Winthrop Student Starts Nonprofit to Connect Black Patients with Black Health Professionals

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Winthrop Student Starts Nonprofit to Connect Black Patients with Black Health Professionals

ROCK HILL, SOUTH CAROLINA – Growing up, Clara Benson’s grandmother advocated for the idea of service and helping others.

“She would always tell us that if you can do something, then it’s your obligation to do it,” Benson said.

Benson, a Winthrop University psychology major from Charleston, had already been thinking about how to put her grandmother’s words into action and laying the groundwork in Charleston and the South for her idea. At the same time, friends and acquaintances were approaching Benson and asking for her advice: Do you know of a Black therapist? A Black OB/GYN? A Black psychiatrist who speaks Spanish?

“It became abundantly clear that this is a need that’s not being filled, and I [CREW] can fill that need,” Benson explained.

Thus, the nonprofit Community Resources for Enduring Wellness (CREW) was born in June 2020 out of a need for accessible, equitable and welcoming public health resources within underserved communities in South Carolina. The nonprofit also hopes to, in the future, provide more resources that will include actionable steps for communities to achieve whole-body wellness.

“I did not expect for it to be what it is already,” Benson said. “My expectation would be that I filed my corporation paperwork and then slowly, throughout my senior year, start to build the foundation of the organization.”

But within two months, Benson landed a $40,000 grant from the Southern Power Fund through the Highlander Research and Education Center.

“They essentially said, ‘Your work is necessary. We want to fund it, especially in the middle of the pandemic, to get these resources out to people,’” Benson said.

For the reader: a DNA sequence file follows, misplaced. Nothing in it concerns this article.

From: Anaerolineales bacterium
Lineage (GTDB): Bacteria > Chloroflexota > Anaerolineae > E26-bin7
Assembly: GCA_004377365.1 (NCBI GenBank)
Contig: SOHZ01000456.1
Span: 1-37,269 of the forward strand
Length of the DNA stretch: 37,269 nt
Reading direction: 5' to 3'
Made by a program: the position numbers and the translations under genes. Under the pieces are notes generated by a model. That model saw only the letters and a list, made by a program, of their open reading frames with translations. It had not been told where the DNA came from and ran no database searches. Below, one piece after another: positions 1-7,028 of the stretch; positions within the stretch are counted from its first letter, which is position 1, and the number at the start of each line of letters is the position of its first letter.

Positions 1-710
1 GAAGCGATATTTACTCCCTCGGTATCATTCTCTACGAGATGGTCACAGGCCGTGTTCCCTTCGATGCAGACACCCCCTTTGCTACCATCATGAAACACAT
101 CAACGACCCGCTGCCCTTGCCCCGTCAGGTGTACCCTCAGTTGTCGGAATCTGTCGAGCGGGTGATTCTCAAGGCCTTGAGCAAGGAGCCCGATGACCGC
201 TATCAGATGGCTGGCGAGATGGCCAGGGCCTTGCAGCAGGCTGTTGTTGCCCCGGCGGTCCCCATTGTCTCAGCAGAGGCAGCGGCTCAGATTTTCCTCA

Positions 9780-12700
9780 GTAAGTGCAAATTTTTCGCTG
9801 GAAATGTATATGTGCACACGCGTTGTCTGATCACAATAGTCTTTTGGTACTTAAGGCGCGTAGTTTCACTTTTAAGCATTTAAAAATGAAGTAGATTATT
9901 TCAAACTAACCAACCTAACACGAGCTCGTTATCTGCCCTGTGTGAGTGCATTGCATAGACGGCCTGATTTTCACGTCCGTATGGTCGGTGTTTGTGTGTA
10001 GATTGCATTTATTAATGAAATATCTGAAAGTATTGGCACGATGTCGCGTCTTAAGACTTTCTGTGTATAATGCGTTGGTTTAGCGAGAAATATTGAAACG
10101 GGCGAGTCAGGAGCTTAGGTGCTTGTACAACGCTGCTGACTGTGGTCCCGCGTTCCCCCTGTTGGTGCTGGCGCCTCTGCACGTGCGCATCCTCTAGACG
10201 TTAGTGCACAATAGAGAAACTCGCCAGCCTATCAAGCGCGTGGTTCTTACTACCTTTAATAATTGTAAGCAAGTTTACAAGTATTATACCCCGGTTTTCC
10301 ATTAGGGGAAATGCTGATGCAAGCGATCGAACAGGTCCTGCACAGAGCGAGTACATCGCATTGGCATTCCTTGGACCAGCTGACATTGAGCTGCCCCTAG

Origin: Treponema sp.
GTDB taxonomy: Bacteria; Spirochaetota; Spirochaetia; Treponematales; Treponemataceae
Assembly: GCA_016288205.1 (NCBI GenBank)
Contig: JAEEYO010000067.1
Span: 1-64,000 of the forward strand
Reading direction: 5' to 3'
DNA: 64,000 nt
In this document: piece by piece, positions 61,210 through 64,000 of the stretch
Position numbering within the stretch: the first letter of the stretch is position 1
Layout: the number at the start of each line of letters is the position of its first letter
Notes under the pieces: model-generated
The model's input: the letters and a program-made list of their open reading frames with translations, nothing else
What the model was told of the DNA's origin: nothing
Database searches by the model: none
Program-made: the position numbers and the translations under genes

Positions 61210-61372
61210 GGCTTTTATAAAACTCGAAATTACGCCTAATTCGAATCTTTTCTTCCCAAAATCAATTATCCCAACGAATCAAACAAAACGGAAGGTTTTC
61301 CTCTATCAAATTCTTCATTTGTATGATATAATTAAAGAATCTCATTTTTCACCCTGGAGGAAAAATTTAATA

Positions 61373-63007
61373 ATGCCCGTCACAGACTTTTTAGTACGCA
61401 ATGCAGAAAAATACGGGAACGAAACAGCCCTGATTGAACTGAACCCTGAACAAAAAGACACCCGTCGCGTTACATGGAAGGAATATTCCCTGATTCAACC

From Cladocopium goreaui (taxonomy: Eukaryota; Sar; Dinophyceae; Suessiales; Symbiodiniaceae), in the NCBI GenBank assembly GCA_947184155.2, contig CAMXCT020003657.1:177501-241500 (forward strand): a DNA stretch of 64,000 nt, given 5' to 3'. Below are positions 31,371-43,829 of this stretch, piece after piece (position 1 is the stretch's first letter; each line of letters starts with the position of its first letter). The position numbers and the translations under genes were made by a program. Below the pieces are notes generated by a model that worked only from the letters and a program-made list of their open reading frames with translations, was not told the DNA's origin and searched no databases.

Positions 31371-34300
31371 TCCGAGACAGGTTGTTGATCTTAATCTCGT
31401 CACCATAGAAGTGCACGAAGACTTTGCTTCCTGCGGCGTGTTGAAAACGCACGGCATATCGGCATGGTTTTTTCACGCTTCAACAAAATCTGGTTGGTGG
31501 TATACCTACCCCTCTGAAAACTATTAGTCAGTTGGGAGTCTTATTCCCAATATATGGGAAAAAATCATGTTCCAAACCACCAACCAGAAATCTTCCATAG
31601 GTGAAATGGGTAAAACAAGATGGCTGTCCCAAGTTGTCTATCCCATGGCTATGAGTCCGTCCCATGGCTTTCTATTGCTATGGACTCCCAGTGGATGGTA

The Black Wellness Project

CREW’s first major and ongoing initiative is the Black Wellness Project, an online resource for people to find Black health and wellness professionals across the state. Benson explained that while white medical professionals are important, they’re also abundant and easy to find.

That’s not the case for Black medical professionals.

“It’s really important for Black folks, people of color and underserved people to be able to go somewhere where they feel safe and heard,” she said. “It’s about, for example, not having to go to a therapist where you will have to explain why a micro-aggression is upsetting to you. It’s the familiarity. It’s the cultural intelligence you’re looking for. You want the doctor to believe you and listen. A lot of times when we go to doctors who don’t look like us, that’s not necessarily our experience.”

Right now, Benson is working on building the Black Wellness Project’s inventory through research, discussions with the CREW advisory board, networking with health alliances, conversations with the community and more – all while being a full-time Winthrop student and participating in activities on campus.

However, it’s a long road ahead, and CREW needs support to continue its important work. Benson is fundraising for the next step of the project and for CREW’s future. People can consider donating to this initiative here.

Another way the community can help: virtually volunteering. If interested, people can e-mail info@crewsc.org with ‘Virtual Volunteer 2021’ in the subject line.

After graduation, Benson hopes to hire an assistant director and a paid intern for CREW, expand the Black Wellness Project and add curriculum-building as a resource from the nonprofit.

“I love this work, and I’m super grateful that I’ve already found it and my lane of movement,” she said. “I’m just out here trying to do my part.”

For more information, please contact Nicole Chisari, communications coordinator, at 803/323-2236 or e-mail chisarin@winthrop.edu.

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